How to manage Chronic Obstructive Pulmonary Disorder (COPD)


What is COPD?

COPD or Chronic Obstructive Pulmonary Disease is a group of progressive lung conditions including:

While COPD is an incurable disease, there are steps you can take to manage the condition and still enjoy a good quality of life. According to the Australian Institute of Health and Welfare, about one in 20 Australians aged 45 and over self-described as having had COPD in 2017-2018. Yet, the Lung Foundation of Australia states that around one in seven Australians over 40 years have COPD but as many as half of them don’t know they have it. According to the Australian Institute of Health and Welfare, COPD costs the Australian health system around $976.9 million each year and is the 5th leading cause of death.

What are the symptoms of COPD?

If you have COPD, you may experience some of the following symptoms:

  • feeling breathless
  • a new or persistent cough and
  • producing a lot of phlegm (mucus) 

Diagnosing COPD

If you’re experiencing some of the above symptoms and think you might have COPD, it’s best to see your GP. They will likely take your medical history and ask you some questions such as whether you smoke or have smoked in the past. Your GP can examine and listen to your chest. They can also use a spirometry test which involves breathing into a small machine called a spirometer. This test can show if you have COPD and help distinguish between COPD and some other conditions like asthma. Your GP may also suggest an x-ray of your chest or other tests.

What causes COPD?

According to the World Health Organization, the main cause of COPD is breathing in tobacco smoke. This includes second-hand or passive exposure. Other causes include exposure to indoor and outdoor air pollution like occupational dusts and chemicals. If you frequently had lower respiratory infections during childhood, you might also be a greater risk of developing COPD.

Living with COPD

You usually can’t repair the damage to your lungs, but there are ways to slow progression of the condition.

1. Quit smoking

As smoking is the main cause of COPD, it’s important that you stop smoking as soon as you can. It can be difficult for some people to give up as it’s highly addictive. Some might find it helpful to replace smoking with a healthier habit and try to curb the behaviour that leads to the desire to smoke. You can find out more about how to quit smoking at the Department of Health.

2. Leave or change lung-damaging environments

Your workplace and living spaces should be safe for you to occupy. If you think that your work environment is affecting your lung health, you should speak to your manager. You should also keep your home clear of dust build-up and chemical fumes.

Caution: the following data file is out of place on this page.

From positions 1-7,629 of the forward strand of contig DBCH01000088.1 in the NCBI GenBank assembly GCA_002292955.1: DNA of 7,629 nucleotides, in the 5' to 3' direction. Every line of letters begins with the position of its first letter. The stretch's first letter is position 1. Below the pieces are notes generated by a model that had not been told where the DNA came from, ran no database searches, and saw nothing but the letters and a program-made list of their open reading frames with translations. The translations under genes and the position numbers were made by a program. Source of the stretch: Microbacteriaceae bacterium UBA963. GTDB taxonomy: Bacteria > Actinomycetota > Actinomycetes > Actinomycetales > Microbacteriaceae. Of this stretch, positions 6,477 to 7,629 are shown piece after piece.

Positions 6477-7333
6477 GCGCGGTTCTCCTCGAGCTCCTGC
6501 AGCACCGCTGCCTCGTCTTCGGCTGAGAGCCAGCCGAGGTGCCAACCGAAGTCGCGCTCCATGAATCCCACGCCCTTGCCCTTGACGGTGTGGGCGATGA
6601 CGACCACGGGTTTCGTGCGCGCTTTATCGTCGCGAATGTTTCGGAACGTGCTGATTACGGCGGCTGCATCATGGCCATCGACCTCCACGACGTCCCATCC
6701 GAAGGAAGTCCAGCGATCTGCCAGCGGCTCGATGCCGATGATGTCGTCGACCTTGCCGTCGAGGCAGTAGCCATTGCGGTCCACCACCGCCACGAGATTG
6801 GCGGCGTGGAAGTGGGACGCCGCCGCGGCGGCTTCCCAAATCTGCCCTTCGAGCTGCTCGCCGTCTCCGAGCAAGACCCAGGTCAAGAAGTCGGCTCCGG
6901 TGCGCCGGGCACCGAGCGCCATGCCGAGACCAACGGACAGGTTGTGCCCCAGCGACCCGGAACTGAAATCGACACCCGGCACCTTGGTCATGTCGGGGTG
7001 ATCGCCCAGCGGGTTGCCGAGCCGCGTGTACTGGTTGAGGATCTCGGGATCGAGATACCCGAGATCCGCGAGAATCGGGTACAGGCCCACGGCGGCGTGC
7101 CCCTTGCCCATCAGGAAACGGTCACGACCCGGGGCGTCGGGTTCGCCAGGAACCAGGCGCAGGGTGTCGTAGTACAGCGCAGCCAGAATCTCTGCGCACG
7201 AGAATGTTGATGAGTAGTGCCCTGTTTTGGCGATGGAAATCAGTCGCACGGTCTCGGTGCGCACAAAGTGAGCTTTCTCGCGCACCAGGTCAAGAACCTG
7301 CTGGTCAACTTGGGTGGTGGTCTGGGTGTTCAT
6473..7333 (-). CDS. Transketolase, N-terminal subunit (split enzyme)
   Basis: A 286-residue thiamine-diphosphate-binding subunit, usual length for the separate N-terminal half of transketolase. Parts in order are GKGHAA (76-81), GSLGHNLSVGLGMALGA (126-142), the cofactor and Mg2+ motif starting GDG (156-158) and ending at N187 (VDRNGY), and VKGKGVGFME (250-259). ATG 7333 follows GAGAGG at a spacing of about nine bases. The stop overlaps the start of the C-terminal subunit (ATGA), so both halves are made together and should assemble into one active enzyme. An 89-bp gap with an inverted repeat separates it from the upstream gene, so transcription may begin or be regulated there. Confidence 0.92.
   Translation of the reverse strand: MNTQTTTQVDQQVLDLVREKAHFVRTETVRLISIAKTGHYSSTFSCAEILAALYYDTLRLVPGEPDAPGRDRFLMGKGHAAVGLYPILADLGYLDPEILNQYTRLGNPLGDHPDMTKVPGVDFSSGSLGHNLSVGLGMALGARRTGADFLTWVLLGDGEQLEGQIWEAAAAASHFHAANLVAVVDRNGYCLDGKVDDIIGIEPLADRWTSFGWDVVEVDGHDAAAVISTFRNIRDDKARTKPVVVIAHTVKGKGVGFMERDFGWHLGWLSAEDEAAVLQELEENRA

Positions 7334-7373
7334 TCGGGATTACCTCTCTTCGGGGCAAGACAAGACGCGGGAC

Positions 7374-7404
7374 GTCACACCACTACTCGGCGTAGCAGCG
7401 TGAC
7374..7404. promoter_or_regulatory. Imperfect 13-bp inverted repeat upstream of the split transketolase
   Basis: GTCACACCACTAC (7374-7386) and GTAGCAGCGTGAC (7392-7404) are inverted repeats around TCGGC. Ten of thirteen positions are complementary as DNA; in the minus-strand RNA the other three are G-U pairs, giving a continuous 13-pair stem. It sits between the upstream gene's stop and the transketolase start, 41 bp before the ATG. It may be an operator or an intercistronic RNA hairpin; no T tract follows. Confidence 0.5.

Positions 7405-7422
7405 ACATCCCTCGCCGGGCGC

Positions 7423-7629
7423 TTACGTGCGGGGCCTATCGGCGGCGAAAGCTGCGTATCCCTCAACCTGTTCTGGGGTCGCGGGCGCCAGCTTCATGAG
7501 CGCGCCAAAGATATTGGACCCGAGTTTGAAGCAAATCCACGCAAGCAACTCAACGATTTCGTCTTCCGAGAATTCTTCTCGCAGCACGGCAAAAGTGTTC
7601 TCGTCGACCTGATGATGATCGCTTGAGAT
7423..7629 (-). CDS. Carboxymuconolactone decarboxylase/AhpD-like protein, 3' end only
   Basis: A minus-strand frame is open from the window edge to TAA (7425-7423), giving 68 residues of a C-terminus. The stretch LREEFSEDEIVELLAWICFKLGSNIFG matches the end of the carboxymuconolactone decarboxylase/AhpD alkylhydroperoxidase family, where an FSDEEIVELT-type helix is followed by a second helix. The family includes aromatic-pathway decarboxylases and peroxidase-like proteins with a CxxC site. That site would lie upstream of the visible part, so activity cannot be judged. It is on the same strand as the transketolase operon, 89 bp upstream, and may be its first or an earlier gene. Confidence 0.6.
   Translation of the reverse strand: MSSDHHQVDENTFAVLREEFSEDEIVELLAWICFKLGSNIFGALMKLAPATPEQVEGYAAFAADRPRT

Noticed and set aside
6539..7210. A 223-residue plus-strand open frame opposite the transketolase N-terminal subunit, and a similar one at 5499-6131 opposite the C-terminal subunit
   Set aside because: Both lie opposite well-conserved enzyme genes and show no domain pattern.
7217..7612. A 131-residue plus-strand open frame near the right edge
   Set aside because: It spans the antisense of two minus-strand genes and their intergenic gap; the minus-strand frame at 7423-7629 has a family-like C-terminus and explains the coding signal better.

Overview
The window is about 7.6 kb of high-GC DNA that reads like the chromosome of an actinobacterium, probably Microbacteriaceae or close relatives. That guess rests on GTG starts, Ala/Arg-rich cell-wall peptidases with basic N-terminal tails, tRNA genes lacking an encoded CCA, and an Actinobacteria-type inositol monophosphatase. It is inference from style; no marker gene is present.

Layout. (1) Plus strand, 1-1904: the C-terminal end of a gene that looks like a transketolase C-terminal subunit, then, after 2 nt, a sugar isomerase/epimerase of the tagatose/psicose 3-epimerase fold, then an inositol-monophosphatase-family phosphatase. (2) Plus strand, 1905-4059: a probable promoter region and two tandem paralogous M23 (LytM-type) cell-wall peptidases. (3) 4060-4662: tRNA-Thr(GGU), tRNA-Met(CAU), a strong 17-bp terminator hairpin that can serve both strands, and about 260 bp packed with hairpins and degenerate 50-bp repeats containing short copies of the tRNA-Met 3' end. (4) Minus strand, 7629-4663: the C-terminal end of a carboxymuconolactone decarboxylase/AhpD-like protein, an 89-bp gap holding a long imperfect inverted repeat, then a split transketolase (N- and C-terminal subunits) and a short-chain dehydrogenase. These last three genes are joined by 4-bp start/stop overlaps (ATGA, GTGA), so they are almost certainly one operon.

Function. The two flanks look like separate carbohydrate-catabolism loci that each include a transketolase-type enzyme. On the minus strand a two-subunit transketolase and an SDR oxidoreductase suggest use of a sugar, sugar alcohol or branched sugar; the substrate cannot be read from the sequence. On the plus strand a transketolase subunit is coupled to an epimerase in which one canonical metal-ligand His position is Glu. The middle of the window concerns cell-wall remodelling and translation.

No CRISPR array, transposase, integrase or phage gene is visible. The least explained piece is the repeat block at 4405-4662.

3. Stay healthy and active

It’s important to eat a healthy and nutritious diet and stay physically active. Regular exercise can help to reduce your symptoms of COPD including breathlessness. You should aim for at least 30 minutes, five times a week. You don’t have to do all of the 30 minutes at once. It’s a good idea to ask your health professional what the best type of exercise is for you.

4. Medications

Your doctor will most likely prescribe medicines to help you breathe easier. You’ll usually inhale these.  

5. Check your vaccinations are up to date

To reduce the risk of flare-ups, it’s important to make sure your vaccinations are up to date. These include influenza and pneumonia. It’s best to talk to your doctor about the best way to protect yourself against pneumonia.


Chronic disease management programs

A Chronic Disease Management Program (CDMP) can help you develop the knowledge and skills you need to take care of yourself when you have a chronic lung disease. A CDMP can help you make informed decisions about your health and work alongside your doctor to create a care plan. It can address your individual needs and ensure that treatment side effects are kept to a minimum.

The four main goals of COPD management are:

1. Assessing and monitoring the disease

2. Reducing risk factors

3. Maintaining and stabilising the condition

4. Managing flare-ups.

More information


All information contained in this article is intended for general information purposes only. The information provided should not be relied upon as medical advice and does not supersede or replace a consultation with a suitably qualified health care professional.

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